Legislation passed in the Senate Thursday to designate all forms of illegal fentanyl as Schedule 1 narcotics.
Senator Lamar Alexander said, “Last year, more Tennesseans died from opioid overdoses than were killed in car crashes. And the leading cause of these opioid related deaths was fentanyl – a synthetic opioid that is 50 times more potent than heroin. The opioid crisis is ravaging Tennessee communities, and by designating all forms of illegal fentanyl as Schedule I controlled substances, this bill will save thousands of Tennessee lives.
“Last year, I led a delegation of five senators and two members of the House of Representatives to Beijing to meet with senior Chinese government officials. At the urging of U.S. Ambassador to China, Terry Branstad, we made fentanyl and the opioid crisis the primary point of our visit. According to the Drug Enforcement Agency, almost all the illegal fentanyl coming to the United States is produced in China. President Trump in an earlier meeting spoke with the Chinese president about this. China had already taken steps to stem the flow of fentanyl into our country by controlling 25 different types of fentanyl,” Alexander said. “We asked the Chinese officials to control all forms of fentanyl and to allow Chinese narcotics agents to go after anyone in China who uses or produces fentanyl illegally or improperly.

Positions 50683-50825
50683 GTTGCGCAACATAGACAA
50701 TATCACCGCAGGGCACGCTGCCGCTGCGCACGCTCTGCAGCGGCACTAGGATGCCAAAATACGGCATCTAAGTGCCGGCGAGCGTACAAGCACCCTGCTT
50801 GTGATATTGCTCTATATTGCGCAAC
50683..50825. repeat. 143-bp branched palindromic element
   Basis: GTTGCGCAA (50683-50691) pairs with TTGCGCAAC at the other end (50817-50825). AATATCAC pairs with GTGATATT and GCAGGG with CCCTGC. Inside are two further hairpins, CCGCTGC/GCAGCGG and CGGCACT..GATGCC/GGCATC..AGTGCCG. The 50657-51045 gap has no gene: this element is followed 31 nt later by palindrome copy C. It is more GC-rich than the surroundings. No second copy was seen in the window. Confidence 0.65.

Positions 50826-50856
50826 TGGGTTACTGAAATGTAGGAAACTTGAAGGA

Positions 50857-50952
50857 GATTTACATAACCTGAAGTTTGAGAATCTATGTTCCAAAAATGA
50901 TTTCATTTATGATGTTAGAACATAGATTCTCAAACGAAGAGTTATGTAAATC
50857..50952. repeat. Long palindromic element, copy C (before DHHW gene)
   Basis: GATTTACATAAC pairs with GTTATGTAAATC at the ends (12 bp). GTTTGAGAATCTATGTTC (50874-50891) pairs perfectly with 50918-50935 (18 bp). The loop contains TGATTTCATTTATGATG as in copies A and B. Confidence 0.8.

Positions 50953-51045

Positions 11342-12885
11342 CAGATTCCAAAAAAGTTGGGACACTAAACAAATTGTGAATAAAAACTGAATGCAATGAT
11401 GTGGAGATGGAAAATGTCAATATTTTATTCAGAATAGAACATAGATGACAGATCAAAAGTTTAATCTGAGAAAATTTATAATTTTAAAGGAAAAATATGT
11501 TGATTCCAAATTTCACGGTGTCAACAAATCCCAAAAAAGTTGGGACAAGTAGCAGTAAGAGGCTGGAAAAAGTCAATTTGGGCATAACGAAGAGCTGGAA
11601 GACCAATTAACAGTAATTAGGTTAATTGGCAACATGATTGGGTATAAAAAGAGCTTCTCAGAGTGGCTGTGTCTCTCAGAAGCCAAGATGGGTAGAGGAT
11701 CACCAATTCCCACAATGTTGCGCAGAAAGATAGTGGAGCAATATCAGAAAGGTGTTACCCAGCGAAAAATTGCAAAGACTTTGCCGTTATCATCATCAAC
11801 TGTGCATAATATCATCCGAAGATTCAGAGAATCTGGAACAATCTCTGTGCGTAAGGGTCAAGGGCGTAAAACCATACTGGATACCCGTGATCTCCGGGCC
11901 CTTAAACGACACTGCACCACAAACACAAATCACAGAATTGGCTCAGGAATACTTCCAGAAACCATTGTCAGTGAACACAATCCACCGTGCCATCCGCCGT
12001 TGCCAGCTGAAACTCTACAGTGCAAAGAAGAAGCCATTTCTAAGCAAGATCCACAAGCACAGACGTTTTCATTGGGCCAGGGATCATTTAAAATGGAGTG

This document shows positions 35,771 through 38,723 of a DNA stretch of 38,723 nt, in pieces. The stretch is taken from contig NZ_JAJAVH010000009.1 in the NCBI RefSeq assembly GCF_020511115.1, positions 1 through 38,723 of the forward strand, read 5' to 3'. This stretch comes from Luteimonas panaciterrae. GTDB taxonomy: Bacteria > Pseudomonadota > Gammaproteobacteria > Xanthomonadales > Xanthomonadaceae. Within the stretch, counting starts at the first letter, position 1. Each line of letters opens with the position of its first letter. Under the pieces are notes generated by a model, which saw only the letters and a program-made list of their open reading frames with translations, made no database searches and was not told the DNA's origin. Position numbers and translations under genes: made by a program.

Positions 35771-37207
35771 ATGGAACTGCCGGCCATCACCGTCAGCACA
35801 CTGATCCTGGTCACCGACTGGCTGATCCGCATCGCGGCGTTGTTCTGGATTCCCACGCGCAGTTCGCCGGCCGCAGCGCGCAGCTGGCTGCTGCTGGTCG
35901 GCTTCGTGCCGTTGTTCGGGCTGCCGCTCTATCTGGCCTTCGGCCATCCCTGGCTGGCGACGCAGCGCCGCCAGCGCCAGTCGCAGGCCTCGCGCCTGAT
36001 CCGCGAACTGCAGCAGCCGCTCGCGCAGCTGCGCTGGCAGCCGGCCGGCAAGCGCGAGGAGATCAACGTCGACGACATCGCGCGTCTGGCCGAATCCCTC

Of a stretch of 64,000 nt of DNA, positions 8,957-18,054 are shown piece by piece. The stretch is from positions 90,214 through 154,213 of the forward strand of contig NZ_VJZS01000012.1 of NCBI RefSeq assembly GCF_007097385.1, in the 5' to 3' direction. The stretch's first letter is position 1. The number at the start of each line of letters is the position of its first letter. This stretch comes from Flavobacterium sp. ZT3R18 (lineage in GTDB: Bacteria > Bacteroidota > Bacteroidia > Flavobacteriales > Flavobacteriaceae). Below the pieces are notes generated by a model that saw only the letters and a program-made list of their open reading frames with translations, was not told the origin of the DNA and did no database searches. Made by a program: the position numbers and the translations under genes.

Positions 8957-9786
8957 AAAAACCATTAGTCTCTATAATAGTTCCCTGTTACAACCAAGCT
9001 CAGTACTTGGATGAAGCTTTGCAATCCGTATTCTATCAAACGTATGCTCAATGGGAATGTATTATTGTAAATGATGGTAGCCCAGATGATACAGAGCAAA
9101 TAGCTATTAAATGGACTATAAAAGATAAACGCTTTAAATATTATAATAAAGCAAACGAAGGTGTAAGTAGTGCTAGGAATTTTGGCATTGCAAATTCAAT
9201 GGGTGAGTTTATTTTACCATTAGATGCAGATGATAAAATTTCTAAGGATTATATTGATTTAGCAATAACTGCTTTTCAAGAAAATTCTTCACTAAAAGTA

“So China, working with the Trump Administration, took the first step in May by making the selling of fentanyl subject to the maximum penalty under Chinese law. Now I hope the House of Representatives will quickly do the same, and pass this bill so it can be sent to President Trump’s desk to be signed into law.”
Fentanyl-like substances (analogues) can be created by modifying the chemical structure of fentanyl to escape law enforcement scrutiny, including manufacturing, distribution, importation and exportation. The legislation passed in the Senate Thursday would make fentanyl analogues Schedule 1 narcotics. Scheduling fentanyl analogues as Schedule I narcotics would place the most stringent restrictions on the distribution of these substances, and allow for strict law enforcement penalties, including criminal penalties.
According to data from the Center for Disease Control, drug overdose deaths involving synthetic opioids, excluding methadone, for the 12-month period ending October of 2018 reached 30,511, more than triple the corresponding data for the period ending October of 2015.
The Stopping Overdoes of Fentanyl Analogues (SOFA) Act was introduced by Senator Ron Johnson (R-Wi.) and is cosponsored by Senators Lindsay Graham (R-SC), Dianne Feinstein (D-Ca.), Tom Cotton (R-Ar.), Bill Cassidy (R-La.), Blackburn (R-Tn.) Joni Ernst (R-Iowa) and Mike Braun (R-In.).